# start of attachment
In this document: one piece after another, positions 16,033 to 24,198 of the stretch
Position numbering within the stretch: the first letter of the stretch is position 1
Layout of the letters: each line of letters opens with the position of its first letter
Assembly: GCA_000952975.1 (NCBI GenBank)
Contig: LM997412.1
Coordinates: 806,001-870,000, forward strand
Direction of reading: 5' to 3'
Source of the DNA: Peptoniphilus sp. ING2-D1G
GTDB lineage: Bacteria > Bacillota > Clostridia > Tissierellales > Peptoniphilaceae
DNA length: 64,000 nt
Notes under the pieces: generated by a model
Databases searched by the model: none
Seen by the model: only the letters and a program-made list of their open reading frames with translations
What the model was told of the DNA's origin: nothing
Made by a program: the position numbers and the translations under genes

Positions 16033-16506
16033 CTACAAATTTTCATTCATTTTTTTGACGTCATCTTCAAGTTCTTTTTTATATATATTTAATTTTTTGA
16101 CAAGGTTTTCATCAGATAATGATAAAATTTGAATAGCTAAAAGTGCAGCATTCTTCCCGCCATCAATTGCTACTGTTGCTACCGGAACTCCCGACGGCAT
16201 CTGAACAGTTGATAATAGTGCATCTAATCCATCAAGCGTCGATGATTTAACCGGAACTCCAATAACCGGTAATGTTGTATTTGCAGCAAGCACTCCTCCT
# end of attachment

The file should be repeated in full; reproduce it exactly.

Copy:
In this document: one piece after another, positions 16,033 to 24,198 of the stretch
Position numbering within the stretch: the first letter of the stretch is position 1
Layout of the letters: each line of letters opens with the position of its first letter
Assembly: GCA_000952975.1 (NCBI GenBank)
Contig: LM997412.1
Coordinates: 806,001-870,000, forward strand
Direction of reading: 5' to 3'
Source of the DNA: Peptoniphilus sp. ING2-D1G
GTDB lineage: Bacteria > Bacillota > Clostridia > Tissierellales > Peptoniphilaceae
DNA length: 64,000 nt
Notes under the pieces: generated by a model
Databases searched by the model: none
Seen by the model: only the letters and a program-made list of their open reading frames with translations
What the model was told of the DNA's origin: nothing
Made by a program: the position numbers and the translations under genes

Positions 16033-16506
16033 CTACAAATTTTCATTCATTTTTTTGACGTCATCTTCAAGTTCTTTTTTATATATATTTAATTTTTTGA
16101 CAAGGTTTTCATCAGATAATGATAAAATTTGAATAGCTAAAAGTGCAGCATTCTTCCCGCCATCAATTGCTACTGTTGCTACCGGAACTCCCGACGGCAT
16201 CTGAACAGTTGATAATAGTGCATCTAATCCATCAAGCGTCGATGATTTAACCGGAACTCCAATAACCGGTAATGTTGTATTTGCAGCAAGCACTCCTCCT